Category Archives: Ilkley Brewery
It’s hard to believe Ilkley’s Stewart Ross when he tells me it’s almost two years to the week that the idea of Ilkley Brewing Co. was formed to this day; when a spanking new 20 barrel brewery is formally opened.
That just goes to show the incredible leaps Ilkley have made since then. By brewing a strong core range of traditional, yet tasty beers supplemented by popular seasonals, Ilkley have somehow managed to become part of the Yorkshire beer scenery – but in a good way. The new brewery is pretty much like every new brewery around these days; functional and modern, clean and efficient; but based on the conversations I’ve had this morning it’s the vision of the brewers that maketh the beer. As we chewed the fat over a half of Ilkley Best, Black Summit, a Dark IPA in very much the modern style, sits glowering in the end fermenter.
The launch was a successful one; a few speeches by the Mayor and Chris Ives, and then onto the beer, conversation and awesome Pork Pies supplied by that Ilkley institution, Lishman’s Butchers (one was not enough, let me say…). You know, you can’t go much wrong with a pint of Best and a just-warm Pork Pie…
..Anyway, I digress. Looking across the bar, it’s easy to say Ilkley brew straight-ahead drinkers; be it the Cascade-laced, multi-award-winning Mary Jane, or the malt-driven but well-bittered Best. However, that’s to do the term a disservice; fact is, Ilkley’s beers are full of flavour and more often than not, hop-led (although not in the US style). Ilkley Pale is coming on strong; straw-hued, lemony on the nose and dry in the finish; . The sort of Blonde that makes one wish the onset of spring would hurry the hell up. Ilkley Black remains a Dark Mild in the truest sense; rich and moreish without being too heavy on the palate.
I’m sure Ilkley will expand further; their beers have already reached pretty much every part of the land – and given that my conversation with Stewart encompassed drinking in Cask, The Rake, the qualities of Nelson Sauvin and Kernel’s beers, I really don’t think that ‘levelling out’ is in Ilkley’s vocabulary. Regardless of whether you view Ilkley Brewery as a ‘traditional’ brewer or not, I can safely predict you’ll find at least one beer of theirs that you’ll like in 2011.
Ilkley will be holding various ‘Meet The Brewer’ events throughout April in Wetherspoons, Foley’s and Market Town Taverns. Do pop along. And it was also a pleasure to chat with Spike of The Narrow Boat, and The Ilkley Beer Fest chaps. Until next time…
I’ve been watching the progress of Black Sheep’s Wooly Jumper Porter (4.0abv) for a good month or so now; simply due to the fact that they don’t brew seasonals, specials, or one-offs all that often. Thanks to the wonder of Twitter I found out that Veritas in Leeds has snagged some, so I trudged through the snow on Tuesday to sample it. I’m glad I did. It’s a great beer; although I must admit, I didn’t really know what to expect. However, I’m pleased to report that Black Sheep have done a really good job. When held up to the light there’s a lovely red hue coming through the black, as all good porters should have (if you ask me).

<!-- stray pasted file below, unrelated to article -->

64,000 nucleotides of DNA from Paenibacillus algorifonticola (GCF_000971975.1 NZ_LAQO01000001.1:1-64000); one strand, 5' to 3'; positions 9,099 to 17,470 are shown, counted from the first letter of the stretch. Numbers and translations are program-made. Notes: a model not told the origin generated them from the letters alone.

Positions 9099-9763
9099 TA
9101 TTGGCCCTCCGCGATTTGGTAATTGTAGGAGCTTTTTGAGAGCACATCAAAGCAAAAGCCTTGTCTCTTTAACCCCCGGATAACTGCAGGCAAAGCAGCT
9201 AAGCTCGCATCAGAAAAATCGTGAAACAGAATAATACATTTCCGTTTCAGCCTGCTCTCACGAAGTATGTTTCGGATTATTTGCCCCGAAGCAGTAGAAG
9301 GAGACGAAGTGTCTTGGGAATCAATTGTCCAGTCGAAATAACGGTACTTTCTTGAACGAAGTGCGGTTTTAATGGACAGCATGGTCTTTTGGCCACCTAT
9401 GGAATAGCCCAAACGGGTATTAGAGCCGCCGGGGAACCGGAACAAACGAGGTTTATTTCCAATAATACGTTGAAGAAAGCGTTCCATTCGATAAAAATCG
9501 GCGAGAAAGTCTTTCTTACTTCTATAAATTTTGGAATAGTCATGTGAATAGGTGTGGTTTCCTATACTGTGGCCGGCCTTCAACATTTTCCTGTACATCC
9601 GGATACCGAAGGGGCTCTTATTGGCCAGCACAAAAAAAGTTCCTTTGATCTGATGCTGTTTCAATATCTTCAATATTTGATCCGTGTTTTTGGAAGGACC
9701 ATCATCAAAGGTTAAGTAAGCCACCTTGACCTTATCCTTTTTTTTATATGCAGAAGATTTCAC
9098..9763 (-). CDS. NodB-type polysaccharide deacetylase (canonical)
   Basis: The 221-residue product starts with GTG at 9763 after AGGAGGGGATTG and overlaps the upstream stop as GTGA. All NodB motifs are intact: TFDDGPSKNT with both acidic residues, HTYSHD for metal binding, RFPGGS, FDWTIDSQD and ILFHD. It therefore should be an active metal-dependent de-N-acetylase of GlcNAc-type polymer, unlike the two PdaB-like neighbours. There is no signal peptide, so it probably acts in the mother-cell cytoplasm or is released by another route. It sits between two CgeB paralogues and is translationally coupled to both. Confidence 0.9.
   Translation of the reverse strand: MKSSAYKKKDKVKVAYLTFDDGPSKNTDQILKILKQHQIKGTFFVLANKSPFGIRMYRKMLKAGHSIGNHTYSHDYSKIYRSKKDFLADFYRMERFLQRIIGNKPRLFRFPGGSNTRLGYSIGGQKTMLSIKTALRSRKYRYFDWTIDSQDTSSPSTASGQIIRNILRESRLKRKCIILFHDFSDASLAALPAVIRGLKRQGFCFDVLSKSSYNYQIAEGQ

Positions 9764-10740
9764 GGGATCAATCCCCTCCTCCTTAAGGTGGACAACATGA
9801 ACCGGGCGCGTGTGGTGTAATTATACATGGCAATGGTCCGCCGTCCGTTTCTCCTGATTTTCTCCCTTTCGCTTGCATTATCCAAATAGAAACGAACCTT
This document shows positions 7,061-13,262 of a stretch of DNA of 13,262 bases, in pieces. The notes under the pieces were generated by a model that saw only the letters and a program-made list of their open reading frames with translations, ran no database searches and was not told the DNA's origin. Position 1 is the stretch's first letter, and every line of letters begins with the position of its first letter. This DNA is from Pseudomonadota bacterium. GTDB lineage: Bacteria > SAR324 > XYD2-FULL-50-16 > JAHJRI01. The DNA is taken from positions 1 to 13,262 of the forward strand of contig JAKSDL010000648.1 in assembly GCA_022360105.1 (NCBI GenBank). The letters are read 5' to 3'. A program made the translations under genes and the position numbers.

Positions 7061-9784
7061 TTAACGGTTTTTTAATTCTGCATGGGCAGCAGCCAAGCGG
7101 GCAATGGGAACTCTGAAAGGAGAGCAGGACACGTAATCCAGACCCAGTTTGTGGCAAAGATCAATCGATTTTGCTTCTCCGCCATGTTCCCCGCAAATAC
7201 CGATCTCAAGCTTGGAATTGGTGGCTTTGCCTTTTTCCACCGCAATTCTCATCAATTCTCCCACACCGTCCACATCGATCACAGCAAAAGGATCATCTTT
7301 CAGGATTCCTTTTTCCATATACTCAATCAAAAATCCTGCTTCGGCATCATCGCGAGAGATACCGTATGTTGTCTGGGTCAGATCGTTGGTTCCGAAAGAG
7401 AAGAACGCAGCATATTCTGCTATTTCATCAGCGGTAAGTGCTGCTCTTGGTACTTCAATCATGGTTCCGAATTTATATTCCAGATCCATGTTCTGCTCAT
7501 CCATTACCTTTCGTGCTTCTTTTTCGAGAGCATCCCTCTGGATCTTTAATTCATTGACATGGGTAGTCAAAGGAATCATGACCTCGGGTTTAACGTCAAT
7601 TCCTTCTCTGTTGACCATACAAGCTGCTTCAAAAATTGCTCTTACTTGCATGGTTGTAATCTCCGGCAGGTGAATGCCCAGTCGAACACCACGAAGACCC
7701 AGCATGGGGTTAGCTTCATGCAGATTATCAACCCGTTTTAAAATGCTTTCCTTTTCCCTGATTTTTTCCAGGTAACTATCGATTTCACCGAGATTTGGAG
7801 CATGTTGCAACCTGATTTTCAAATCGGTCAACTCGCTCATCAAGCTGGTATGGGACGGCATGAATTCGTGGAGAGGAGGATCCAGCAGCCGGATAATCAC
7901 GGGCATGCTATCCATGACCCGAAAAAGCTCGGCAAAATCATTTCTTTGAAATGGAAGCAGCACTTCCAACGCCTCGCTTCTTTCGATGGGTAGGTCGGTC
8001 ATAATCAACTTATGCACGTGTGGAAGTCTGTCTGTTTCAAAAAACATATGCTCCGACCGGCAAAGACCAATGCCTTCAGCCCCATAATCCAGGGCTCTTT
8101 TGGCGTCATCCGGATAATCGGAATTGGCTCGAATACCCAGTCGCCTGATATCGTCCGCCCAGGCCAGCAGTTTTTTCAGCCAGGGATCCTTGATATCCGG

Through the tan collar there’s not a great deal going on in the nose apart from some lovely woody smokiness; which sort of sets you up for a sweet beer – but it’s not. There’s a little almond-biscuityness in there, the aforementioned hint of woodsmoke, and a nice, dry bite at the end. Kudos to Veritas, too – the pint was in tip-top condition too – very clean, very moreish. All in all, it’s a really good beer, and one that I hope Black Sheep sell enough of to make it a regular; I think it would be a valuable new addition to their tried and tested, familiar range. Give it a try if you see it about.
Another of the ‘bigger’ Yorkshire brewers who are adding a new seasonal offering to their range is Copper Dragon, who have rolled out Three Kings Ale across Yorkshire this week. I’ve not tried it yet, but I hear it’s inspired by German Altbier and Red Ales rather than the usual ‘Christmas Pudding in a Glass’ efforts. It sounds good and certainly worth a try, so if anyone hears of any being spotted around my manor, give me a shout. Finally, staying in Yorkshire, I’ve been told Lishman’s Butchers of Ilkley have cured one of their Christmas Hams in Ilkley’s Stout this year – so if you’re up that way (visiting Booth’s, perhaps?), then drop in and see if they’ve got any left.
Leeds welcomed another set of beer pumps to choose from this week, with the opening of Veritas, situated on Great George Street, just behind the town hall. Market Town Taverns are known for their tasteful and stripped-back treatments of drinking dens, and Veritas follows that blueprint closely.
The paint only just dry, I popped in for a couple of beers. The good thing about MTT pubs is that you sort of know what to expect – no music, some decent bar food, and walls covered in repro vintage beer posters. On my visit, the staff were friendly, the place buzzing along nicely with a lunchtime crowd of suits, and some decent beers to choose from.